Monday, February 6, 2023


This is a film I enjoyed but I don’t completely know why. There’s almost nothing left to say about it that hasn’t already been said about other voyeuristic internet-based movies on a surface level. Social media, the internet, “main character syndrome”, etc have all warped our brains to some degree. We're All Going To The World's Fair travels down the same path as stuff like Benny's VideoAfterschool. with connections to urban legend horrors like Candyman or The Blair Witch Project (in the film people participate in an online challenge that's supposed to slowly transform you).

The Blair Witch Project /
We're All Going To The World's Fair

This movie really doesn't go anywhere. It just kind of lingers from beginning to end. I know this isn't exactly a glowing recommendation or a rave review of something I claim to have enjoyed but at the same time this isn't anything that I would really recommend to most folks in the first place. 

But I swear I like this movie...

One thing that absolutely fascinates me about World’s Fair were the influences along with director Jane Schoenbrun’s openness about said influences. Anyone familiar with me or this blog should know that’s right up my alley. I love the idea that Chantal Akerman played a small part in influencing a horror movie:

One of the primary references I was looking at was Je Tu Il Elle by Chantal Akerman, especially the beginning of that movie, there's a 30-minute sequence of her just rotting away in her room, alone - Jane Schoenbrun,

Je Tu Il Elle /
We're All Going To The World's Fair

One of the more memorable scenes from World’s Fair also has an eerily similar tone to another famous Akerman scene (similar to Suate Ma Ville, a large chunk of We're All Going To The World's Fair takes place in a room):

Saute Ma Ville /
We're All Going To The World's Fair

I wouldn't be surprised if later period Akerman rubbed off on World's Fair even on a surface level...

No Home Movie /
We're All Going To The World's Fair

There’s even a few quick Bergman-esque moments:

Persona /
We're All Going To The World's Fair

Persona / We're All Going To The World's Fair

Again - a film about the potential horrors of living on social media isn’t new territory. Perhaps this is, in my opinion, the best at tackling the subject in recent years? But that’s just one person’s opinion (an opinion I stand by, but nothing I would try to bully anyone in to agreeing). This movie is quite boring in parts. And that’s a good thing. Boring isn’t always bad and in the case of World’s Fair it’s a compliment. This is an Akerman-influenced horror film so it shouldn’t come as a surprise that nothing much happens. But, like Jeanne Dielman stabbing the john, when something traditionally creepy or scary does happen in World’s Fair, it’s worth the wait.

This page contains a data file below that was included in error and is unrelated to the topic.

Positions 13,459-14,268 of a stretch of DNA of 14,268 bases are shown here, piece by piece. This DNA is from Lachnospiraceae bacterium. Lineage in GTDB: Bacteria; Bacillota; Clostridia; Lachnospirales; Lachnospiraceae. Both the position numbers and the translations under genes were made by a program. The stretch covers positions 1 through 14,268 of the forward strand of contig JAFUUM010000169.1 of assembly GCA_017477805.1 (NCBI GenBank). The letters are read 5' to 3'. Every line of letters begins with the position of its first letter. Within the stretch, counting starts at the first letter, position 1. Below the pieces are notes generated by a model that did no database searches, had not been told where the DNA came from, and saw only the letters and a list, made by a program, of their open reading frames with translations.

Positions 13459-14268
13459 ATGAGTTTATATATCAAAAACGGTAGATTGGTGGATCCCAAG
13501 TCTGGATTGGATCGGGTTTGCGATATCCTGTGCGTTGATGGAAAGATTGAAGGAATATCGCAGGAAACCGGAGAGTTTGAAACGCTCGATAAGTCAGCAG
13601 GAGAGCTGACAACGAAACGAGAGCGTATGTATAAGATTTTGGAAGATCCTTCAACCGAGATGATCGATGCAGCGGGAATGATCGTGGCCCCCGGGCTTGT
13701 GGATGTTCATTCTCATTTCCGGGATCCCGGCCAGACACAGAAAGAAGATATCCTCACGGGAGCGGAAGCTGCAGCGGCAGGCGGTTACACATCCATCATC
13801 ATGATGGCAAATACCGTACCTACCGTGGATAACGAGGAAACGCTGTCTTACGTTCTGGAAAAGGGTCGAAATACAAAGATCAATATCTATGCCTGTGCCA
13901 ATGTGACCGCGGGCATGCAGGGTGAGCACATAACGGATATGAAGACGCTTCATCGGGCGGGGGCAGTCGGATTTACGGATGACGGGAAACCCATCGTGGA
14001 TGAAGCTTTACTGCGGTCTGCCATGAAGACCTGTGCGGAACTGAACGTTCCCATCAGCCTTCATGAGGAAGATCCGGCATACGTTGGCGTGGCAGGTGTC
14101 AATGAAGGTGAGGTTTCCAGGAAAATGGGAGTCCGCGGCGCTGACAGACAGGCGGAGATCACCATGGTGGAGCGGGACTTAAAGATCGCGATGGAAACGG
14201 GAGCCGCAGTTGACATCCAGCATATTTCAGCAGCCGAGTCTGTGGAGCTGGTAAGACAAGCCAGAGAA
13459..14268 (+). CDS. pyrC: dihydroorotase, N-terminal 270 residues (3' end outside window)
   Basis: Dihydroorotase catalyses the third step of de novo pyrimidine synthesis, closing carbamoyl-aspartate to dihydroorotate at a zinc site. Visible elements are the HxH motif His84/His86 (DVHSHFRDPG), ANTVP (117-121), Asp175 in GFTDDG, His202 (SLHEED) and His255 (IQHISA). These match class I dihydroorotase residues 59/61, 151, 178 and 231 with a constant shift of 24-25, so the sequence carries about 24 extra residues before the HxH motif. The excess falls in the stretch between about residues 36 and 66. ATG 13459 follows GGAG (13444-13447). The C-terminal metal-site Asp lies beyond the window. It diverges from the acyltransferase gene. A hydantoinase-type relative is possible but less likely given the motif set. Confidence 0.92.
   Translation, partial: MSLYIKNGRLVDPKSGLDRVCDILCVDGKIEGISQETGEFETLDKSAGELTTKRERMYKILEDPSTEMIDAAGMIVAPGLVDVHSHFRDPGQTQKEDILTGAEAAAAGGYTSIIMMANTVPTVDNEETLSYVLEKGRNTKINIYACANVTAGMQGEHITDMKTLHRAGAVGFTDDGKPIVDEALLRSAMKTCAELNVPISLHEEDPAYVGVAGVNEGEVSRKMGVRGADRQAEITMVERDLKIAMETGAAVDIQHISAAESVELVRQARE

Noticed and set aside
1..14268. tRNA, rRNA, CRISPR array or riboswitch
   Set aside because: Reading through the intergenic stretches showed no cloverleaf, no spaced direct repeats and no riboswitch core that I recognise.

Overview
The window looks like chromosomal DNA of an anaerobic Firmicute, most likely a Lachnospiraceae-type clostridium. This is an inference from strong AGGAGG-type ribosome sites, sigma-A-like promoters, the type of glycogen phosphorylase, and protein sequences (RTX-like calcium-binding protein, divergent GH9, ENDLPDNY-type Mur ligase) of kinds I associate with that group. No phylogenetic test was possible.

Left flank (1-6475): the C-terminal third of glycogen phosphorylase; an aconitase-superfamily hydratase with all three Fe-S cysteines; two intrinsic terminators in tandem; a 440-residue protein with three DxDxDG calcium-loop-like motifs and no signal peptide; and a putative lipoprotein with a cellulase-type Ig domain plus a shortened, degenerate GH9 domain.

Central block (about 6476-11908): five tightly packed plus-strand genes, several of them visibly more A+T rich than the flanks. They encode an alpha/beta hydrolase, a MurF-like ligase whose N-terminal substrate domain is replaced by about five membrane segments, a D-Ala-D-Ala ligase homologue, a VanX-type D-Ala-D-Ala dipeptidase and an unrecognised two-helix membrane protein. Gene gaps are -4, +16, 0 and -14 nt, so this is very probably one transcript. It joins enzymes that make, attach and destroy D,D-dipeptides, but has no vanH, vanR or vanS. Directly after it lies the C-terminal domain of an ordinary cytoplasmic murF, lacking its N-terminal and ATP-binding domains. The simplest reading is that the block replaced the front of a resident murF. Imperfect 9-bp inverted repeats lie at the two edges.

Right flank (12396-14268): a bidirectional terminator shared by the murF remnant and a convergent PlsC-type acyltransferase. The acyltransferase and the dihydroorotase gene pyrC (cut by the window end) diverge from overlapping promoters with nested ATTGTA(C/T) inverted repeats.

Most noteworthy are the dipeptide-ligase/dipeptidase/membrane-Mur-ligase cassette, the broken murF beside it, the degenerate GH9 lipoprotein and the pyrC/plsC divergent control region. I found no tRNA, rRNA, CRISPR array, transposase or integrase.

There are so many scenes that could have gone the traditional jump scare route but instead Schoenbrun just lets the camera linger until slowly fading out in to the next seemingly “boring” scene (again - boring is a good thing here). There’s even a moment in the film that pokes fun at the often copied Videodrome/Poltergeist/Braindead/Ringu moment where the creepy entity comes through the screen to grab the unsuspecting victim.

The last thing I want to do is use twitter/letterboxd speech to describe a movie but World’s Fair really is a "vibe". I cringed a bit writing that but at the same time - that’s the most accurate description. I’m trying my best not use the term “lo-fi” which, like the term “Lynchian”, I find to be lazy. 

Although speaking of Lynch - World's Fair director Schoenbrun is an unofficial student of his (I encourage anyone reading this to follow her on social media for her opinions on cinema):

I’m a big fan of thinking of a film as infinitely deep. I think I got that from [David] Lynch - Jane Schoenbrun,

Inland Empire /
We're All Going To The World's Fair

Lynch is a director that’s very vague & evasive when it comes to talking about the plot or meaning of his films. But when it comes to how a scene was shot or how a set was built, he’ll talk for hours.

To quote Lynch’s daughter:

For him the doing is the joy. Sure, the product is important but he's very inspiring to me because the act of creating is what he so cherishes. And I think that that makes everything and every day more important - Jane Lynch, Pretty As A Picture: The Art Of David Lynch

This ideology applies to my enjoyment of World’s Fair. I care less about the plot and more about how Jane Schoenbrun achieved the overall “vibe”. 

This isn’t really a “ review”. It’s just the ramblings of someone who’s watched We’re All Going To The World’s Fair twice in 24 hours that wanted to share some initial thoughts. Now that this is available on HBO Max I’ll probably revisit it a few more times potentially and update this post in the coming months. 


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